It's report card time around here. My youngest is struggling in gym class. Sadly, I've seen it before with his older brother.
"Won't even attempt new activities," the report card reads.
So hubby and I sat down with our 8 year old to find out what's going on.
"I can't do it." He said. "I'm not good at it."
It can be hard to try something new. And even harder to be GOOD at it - especially when you've never done it before. That doesn't mean you can't do it.
Try telling that to an 8 year old... oh wait, we did!
You say you "can't" - but...
...what you really mean is that you've never done it well before.
Like when you say you can't sing. Yes. you can. Anyone with a functional voice box can sing. Even my husband, who can't carry a tune in a lead-lined bucket can sing SOME songs. You just have to find the right ones. Maybe you aren't Pavarotti, but even Madonna doesn't sound like Madonna (thanks, autotune).
So often we use the words "I can't" as code for "I'm not good enough" or "I don't know how." As we talked with our kid, it became apparent this was a case of being afraid to look foolish or be wrong in public. It was also a case of not being willing to ask for help to learn how to do something (or do it better).
Curse the English language!
We have gotten used to so much linguistic short hand, that we're actually programming our brains to believe something isn't possible, when, in actuality, it is. As entrepreneurs, we need to reclaim our truth and speak it without shorthand.
"I don't feel comfortable doing this, because I'm not as good as I would like to be."
"I don't know how to do it (or do it well). Can you help me?"
I've shortened my learning curve immensely in life and business by asking for help, yet, I'm the same person that still struggles with asking for help with things I think I "should" know already.
Living in "The Shoulds"
"The Shoulds" are a comfortable state of paralysis that most of us visit from time to time. It goes like this:
"I should really work out more." But you don't.
"I should really look for a new job." But you don't.
"My mother in law says I should spend more time reading to my kids." But you don't.
"My clients think I should offer evening appointments." But you don't.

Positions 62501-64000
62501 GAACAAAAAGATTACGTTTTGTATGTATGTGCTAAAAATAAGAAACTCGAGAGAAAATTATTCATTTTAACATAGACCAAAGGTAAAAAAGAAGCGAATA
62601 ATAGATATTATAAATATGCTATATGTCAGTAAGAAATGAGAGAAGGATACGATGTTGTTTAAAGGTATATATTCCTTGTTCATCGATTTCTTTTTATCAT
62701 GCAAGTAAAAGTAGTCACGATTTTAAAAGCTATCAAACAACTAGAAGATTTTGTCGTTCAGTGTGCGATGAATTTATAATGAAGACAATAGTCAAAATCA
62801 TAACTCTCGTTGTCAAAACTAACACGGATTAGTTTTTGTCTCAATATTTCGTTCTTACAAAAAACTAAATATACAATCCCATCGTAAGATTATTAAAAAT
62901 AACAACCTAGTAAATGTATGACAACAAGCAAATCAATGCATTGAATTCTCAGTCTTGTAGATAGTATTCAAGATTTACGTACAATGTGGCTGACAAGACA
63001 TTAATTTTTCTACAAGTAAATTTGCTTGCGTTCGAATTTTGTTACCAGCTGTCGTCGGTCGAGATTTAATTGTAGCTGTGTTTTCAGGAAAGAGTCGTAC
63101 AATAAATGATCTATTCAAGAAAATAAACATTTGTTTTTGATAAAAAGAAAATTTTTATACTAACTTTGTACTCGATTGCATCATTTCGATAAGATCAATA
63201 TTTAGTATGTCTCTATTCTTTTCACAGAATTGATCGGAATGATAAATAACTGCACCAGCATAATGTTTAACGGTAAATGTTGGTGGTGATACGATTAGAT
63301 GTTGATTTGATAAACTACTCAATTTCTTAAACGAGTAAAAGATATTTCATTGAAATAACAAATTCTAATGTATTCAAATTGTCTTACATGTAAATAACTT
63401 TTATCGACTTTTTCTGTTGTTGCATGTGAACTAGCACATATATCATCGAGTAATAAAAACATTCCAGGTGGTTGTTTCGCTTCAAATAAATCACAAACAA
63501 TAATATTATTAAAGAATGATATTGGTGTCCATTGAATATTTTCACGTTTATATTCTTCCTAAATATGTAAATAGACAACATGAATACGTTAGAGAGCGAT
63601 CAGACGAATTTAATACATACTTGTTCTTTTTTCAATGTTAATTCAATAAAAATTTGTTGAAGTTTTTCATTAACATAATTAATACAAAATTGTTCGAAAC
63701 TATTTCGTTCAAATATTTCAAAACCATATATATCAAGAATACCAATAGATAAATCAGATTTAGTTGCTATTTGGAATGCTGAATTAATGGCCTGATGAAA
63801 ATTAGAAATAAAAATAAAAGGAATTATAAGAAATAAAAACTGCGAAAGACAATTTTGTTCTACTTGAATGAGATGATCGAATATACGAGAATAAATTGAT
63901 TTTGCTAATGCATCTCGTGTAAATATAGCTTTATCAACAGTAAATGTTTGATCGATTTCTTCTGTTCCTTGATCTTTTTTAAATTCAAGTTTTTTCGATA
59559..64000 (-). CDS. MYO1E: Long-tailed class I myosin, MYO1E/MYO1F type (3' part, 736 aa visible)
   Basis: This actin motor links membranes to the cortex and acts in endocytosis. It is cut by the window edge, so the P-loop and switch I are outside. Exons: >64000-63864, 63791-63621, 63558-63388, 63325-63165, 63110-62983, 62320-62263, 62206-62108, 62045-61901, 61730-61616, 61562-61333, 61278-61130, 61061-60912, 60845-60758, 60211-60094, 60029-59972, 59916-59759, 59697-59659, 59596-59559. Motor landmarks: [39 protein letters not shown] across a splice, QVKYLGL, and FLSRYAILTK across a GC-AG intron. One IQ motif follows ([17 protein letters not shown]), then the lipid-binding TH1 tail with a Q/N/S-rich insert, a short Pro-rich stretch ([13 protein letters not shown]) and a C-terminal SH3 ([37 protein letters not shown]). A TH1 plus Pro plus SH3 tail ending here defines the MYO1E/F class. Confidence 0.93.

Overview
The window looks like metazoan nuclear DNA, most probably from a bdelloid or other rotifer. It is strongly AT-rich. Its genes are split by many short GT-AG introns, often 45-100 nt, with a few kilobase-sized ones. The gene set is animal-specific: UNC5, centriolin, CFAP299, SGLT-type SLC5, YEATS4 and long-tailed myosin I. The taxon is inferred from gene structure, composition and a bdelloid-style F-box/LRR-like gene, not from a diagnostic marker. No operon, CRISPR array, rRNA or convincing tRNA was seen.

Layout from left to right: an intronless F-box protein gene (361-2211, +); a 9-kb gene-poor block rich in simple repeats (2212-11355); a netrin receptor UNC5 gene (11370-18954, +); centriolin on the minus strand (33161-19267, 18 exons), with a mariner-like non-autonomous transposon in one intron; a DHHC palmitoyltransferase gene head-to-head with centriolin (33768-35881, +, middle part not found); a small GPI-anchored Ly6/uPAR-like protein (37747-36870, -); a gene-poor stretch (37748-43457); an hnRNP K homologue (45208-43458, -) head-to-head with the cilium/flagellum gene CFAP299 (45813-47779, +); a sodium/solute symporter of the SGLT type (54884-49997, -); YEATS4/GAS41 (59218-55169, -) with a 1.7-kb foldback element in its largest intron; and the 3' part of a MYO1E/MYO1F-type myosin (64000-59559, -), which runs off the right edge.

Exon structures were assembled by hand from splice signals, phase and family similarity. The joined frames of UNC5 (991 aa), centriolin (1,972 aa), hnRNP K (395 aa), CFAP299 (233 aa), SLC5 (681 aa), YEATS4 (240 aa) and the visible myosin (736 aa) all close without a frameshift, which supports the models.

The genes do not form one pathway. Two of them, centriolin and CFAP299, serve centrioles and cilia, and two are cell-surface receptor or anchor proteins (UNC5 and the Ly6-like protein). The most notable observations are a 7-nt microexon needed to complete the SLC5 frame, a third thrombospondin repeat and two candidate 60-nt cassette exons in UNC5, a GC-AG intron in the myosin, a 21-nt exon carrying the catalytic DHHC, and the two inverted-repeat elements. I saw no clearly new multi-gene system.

And my all-time favorite: "I should already know this by now." But you don't.
In short, "The Shoulds" are a laundry list of to-do's that you have yet to accomplish - either because you don't really want to do them, or because you haven't yet figured out HOW to do them. It's a limbo-land that keeps you from taking action, and only diminishes our value as humans an entrepreneurs.
It's normal. we all go there from time to time. The trick is to keep our visits short. Otherwise, we're creating unrealistic expectations of ourselves. When we have an expectation of our capabilities that doesn't match our reality, two things happen:
We get frustrated with ourselves.
We get display disempowering emotions to others (fear, anger, resentment, etc.)
Rather than root out the cause (living in "The Shoulds"), we keep beating ourselves up - over and over - until something happens. And that "something" isn't always helpful. If we're lucky, we've got a support system to help us see we're in "The Shoulds" and can point it out to us. But even that's not going to help you if you keep beating yourself up saying "Dangit! I knew I was in The Shoulds! I keep doing that! Gah!"
What are those "beliefs" that are conditioning you to stay paralyzed? How are they holding you back? What would happen if you looked at it as if the opposite was true?
What if you shouldn't already know this by now?
What if you shouldn't offer evening appointments? What if you need to find clients who prefer your current schedule?
There is great freedom in admitting that you don't know everything.
That's the other type of "can't" we're talking about: when something really isn't possible within the understanding of human experience at this moment.
1,000 years ago, man couldn't fly or use the Internet. They hadn't been invented yet! So to tell someone to hop online and check your email would probably get you blank stares. "I can't" is an appropriate response in that case.
But the more accurate response for most anything today is "I don't know how yet."
Keep all your priorities in alignment while growing your business?
"I don't know how yet."
Make six, seven, or eight, figures (as PROFIT, not just income).
"I don't know how yet."
You get the idea.
Yes, being willing to acknowledge that you don't already know everything means there's a slight possibility that you'll be a target for ridicule. But that's rare. More often,what happens by saying "I don't know how yet" is that you open doors to new learning, new experiences, new connections, colleagues, friends - and yes, clients - by being willing to learn how.
That was the lesson my 8 year old had to learn. That yes, sometimes the mean kids will make fun of how he throws the dodge ball, but by asking for help, he'll get better at throwing the dodge ball and be able to bean the mean kids out during the game.
Perhaps that's not the best way to illustrate that lesson, but I think you understand my point. Sometimes, we need to "bean" the nay-sayers in our lives, and the only way to do that effectively is to get really good at what they're telling us we can't do.
Even if we are our own nay-sayer. Sometimes I need a good beaning, myself (just ask my husband!).
Where are you saying "can't" when you're really living in "The Shoulds? What can you do today to get clarity around a particular "should" and either decide to take action or decide to let it go? Share your thoughts in the comments below.
If you're ready to get help with moving out of "The Shoulds" consider a Next Steps session to help you get some clarity.
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